Water bills to rise by average 21% over next five years, regulator rules


Water companies in England and Wales have been told they will not be allowed to impose the hikes to bills they have demanded, the industry regulator has said in an interim verdict on their business plans for the next five years.

Ofwat declared that it was minded to slash, by a third, the combined increases that the 16 companies had submitted.

It left the average bill, the watchdog said, set to rise by £19 a year or 21% over the period.

A final ruling will be made in December.

All firms sought hefty increases to bills between 2025-30, with Southern Water leading the way with a proposed rise of almost 73%.

As Ofwat’s report suggests, their wishes – including the 42% hike demanded by crisis-hit Thames Water – are unlikely to be fully met following final consultations on the plans at a time when the industry is under such heavy fire from many sides.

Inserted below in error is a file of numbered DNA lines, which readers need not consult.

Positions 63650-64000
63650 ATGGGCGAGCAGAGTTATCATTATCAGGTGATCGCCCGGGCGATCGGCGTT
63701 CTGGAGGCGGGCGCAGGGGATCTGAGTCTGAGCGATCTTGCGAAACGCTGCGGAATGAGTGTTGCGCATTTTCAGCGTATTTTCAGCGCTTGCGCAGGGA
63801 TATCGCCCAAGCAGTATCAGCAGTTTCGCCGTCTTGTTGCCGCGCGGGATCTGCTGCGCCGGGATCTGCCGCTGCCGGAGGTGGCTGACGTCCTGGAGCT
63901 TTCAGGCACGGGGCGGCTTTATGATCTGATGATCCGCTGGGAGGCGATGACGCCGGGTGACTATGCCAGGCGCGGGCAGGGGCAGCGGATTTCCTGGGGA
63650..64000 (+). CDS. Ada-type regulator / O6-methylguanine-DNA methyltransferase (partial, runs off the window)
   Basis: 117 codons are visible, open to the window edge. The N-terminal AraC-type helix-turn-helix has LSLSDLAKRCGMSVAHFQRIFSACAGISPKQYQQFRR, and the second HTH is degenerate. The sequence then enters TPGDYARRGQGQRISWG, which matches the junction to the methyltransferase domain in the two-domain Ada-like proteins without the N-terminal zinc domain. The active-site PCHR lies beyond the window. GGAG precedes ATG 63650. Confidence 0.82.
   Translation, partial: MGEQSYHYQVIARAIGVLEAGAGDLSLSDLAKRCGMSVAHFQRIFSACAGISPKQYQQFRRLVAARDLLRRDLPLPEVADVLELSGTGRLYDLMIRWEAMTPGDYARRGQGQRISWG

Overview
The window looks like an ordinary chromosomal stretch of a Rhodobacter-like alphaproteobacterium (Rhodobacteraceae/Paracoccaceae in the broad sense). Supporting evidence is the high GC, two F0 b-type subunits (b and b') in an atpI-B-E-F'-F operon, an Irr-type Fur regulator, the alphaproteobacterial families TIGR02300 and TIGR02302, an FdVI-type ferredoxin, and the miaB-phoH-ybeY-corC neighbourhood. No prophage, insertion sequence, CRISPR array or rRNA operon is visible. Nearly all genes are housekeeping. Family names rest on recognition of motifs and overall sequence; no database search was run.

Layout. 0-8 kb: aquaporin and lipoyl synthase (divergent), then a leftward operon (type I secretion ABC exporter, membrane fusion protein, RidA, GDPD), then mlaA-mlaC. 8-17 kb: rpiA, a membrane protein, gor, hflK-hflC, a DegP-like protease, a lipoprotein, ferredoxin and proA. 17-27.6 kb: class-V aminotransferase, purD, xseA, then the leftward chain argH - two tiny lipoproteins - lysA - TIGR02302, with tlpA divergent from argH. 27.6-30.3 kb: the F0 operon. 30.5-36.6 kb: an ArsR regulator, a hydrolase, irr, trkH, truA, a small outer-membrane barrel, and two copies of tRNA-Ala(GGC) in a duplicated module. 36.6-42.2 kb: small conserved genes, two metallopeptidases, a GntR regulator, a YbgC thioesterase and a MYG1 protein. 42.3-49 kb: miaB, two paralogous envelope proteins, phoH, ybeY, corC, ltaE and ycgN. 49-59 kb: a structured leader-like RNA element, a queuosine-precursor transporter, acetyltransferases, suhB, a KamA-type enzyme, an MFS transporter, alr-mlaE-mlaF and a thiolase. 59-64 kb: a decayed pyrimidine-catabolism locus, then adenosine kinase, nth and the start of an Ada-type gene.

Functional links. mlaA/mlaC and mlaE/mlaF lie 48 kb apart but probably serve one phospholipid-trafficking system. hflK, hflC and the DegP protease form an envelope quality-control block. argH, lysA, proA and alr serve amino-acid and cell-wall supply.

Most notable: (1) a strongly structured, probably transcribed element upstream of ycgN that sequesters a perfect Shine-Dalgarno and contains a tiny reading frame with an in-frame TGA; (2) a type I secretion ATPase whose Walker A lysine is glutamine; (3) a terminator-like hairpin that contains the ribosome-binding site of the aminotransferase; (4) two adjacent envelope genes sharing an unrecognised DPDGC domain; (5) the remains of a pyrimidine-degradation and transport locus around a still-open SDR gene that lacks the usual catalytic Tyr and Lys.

It has long been accused of prioritising bonuses and shareholder dividends over investment in key infrastructure, systems that widely date back to the Victorian era.

More on Sewage

Sky News revealed on Wednesday that the new environment secretary Steve Reed had summoned bosses for an urgent meeting, when his plans for tougher regulation will be spelled out later on Thursday.

These “initial steps” include customer panels to hold company boards to account and significantly higher financial penalties for failures.

Read more:
Thames Water pins survival hopes on Ofwat’s shoulders
Why water firms argue that higher bills are essential

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